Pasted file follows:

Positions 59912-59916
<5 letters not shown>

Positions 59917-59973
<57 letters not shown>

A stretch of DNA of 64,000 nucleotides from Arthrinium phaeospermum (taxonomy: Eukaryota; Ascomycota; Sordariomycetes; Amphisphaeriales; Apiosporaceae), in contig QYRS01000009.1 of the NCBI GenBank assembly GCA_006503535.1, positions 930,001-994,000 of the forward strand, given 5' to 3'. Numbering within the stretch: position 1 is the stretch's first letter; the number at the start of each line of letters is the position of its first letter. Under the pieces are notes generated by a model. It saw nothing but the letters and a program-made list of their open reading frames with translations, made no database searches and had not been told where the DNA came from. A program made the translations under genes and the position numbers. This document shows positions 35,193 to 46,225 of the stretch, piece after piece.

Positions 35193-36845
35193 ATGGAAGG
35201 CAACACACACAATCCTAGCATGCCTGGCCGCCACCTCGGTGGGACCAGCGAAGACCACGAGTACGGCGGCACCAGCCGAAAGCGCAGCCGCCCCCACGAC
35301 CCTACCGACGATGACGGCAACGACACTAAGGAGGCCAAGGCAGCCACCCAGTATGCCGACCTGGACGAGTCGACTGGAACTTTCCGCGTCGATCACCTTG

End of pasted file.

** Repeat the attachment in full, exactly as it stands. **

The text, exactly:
Positions 59912-59916
<5 letters not shown>

Positions 59917-59973
<57 letters not shown>

A stretch of DNA of 64,000 nucleotides from Arthrinium phaeospermum (taxonomy: Eukaryota; Ascomycota; Sordariomycetes; Amphisphaeriales; Apiosporaceae), in contig QYRS01000009.1 of the NCBI GenBank assembly GCA_006503535.1, positions 930,001-994,000 of the forward strand, given 5' to 3'. Numbering within the stretch: position 1 is the stretch's first letter; the number at the start of each line of letters is the position of its first letter. Under the pieces are notes generated by a model. It saw nothing but the letters and a program-made list of their open reading frames with translations, made no database searches and had not been told where the DNA came from. A program made the translations under genes and the position numbers. This document shows positions 35,193 to 46,225 of the stretch, piece after piece.

Positions 35193-36845
35193 ATGGAAGG
35201 CAACACACACAATCCTAGCATGCCTGGCCGCCACCTCGGTGGGACCAGCGAAGACCACGAGTACGGCGGCACCAGCCGAAAGCGCAGCCGCCCCCACGAC
35301 CCTACCGACGATGACGGCAACGACACTAAGGAGGCCAAGGCAGCCACCCAGTATGCCGACCTGGACGAGTCGACTGGAACTTTCCGCGTCGATCACCTTG